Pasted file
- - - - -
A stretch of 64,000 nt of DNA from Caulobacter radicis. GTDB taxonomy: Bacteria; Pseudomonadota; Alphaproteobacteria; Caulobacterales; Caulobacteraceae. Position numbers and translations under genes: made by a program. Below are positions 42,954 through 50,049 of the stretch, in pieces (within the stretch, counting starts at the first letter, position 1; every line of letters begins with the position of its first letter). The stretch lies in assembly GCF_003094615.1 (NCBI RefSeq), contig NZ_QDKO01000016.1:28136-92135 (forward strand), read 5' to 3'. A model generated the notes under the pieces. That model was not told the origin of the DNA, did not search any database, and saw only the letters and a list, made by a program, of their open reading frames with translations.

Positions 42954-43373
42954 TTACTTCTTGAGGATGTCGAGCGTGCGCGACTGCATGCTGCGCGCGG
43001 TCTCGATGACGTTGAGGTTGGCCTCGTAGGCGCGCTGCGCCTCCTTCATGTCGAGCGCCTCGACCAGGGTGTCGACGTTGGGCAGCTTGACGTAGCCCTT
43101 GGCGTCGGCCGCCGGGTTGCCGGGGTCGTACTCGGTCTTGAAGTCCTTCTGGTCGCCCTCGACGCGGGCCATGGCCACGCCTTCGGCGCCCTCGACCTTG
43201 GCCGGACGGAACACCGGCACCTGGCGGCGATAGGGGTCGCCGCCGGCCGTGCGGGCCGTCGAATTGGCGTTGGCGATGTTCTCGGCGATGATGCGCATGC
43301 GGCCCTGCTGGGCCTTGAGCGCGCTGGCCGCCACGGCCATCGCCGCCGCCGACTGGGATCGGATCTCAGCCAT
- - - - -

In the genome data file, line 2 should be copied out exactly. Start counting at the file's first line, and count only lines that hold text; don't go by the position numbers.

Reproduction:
Positions 42954-43373